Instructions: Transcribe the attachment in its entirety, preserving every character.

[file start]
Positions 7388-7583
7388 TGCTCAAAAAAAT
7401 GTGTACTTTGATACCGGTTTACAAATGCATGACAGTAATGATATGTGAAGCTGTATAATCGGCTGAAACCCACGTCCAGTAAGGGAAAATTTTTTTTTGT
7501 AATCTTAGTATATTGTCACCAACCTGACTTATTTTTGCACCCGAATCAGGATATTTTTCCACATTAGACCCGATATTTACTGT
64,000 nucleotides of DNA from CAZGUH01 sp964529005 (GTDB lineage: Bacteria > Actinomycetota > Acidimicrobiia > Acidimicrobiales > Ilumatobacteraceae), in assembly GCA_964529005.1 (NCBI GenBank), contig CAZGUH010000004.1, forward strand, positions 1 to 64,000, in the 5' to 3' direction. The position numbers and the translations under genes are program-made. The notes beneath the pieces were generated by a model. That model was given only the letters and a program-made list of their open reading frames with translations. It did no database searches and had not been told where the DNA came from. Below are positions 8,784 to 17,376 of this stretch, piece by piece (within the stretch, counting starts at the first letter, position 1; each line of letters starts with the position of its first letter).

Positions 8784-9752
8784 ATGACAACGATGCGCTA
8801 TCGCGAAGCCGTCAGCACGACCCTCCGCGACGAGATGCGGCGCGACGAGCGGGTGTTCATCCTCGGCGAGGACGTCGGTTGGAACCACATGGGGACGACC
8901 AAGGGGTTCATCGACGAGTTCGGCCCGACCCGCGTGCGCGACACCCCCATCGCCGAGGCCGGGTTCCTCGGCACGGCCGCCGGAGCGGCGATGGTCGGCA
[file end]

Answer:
Positions 7388-7583
7388 TGCTCAAAAAAAT
7401 GTGTACTTTGATACCGGTTTACAAATGCATGACAGTAATGATATGTGAAGCTGTATAATCGGCTGAAACCCACGTCCAGTAAGGGAAAATTTTTTTTTGT
7501 AATCTTAGTATATTGTCACCAACCTGACTTATTTTTGCACCCGAATCAGGATATTTTTCCACATTAGACCCGATATTTACTGT
64,000 nucleotides of DNA from CAZGUH01 sp964529005 (GTDB lineage: Bacteria > Actinomycetota > Acidimicrobiia > Acidimicrobiales > Ilumatobacteraceae), in assembly GCA_964529005.1 (NCBI GenBank), contig CAZGUH010000004.1, forward strand, positions 1 to 64,000, in the 5' to 3' direction. The position numbers and the translations under genes are program-made. The notes beneath the pieces were generated by a model. That model was given only the letters and a program-made list of their open reading frames with translations. It did no database searches and had not been told where the DNA came from. Below are positions 8,784 to 17,376 of this stretch, piece by piece (within the stretch, counting starts at the first letter, position 1; each line of letters starts with the position of its first letter).

Positions 8784-9752
8784 ATGACAACGATGCGCTA
8801 TCGCGAAGCCGTCAGCACGACCCTCCGCGACGAGATGCGGCGCGACGAGCGGGTGTTCATCCTCGGCGAGGACGTCGGTTGGAACCACATGGGGACGACC
8901 AAGGGGTTCATCGACGAGTTCGGCCCGACCCGCGTGCGCGACACCCCCATCGCCGAGGCCGGGTTCCTCGGCACGGCCGCCGGAGCGGCGATGGTCGGCA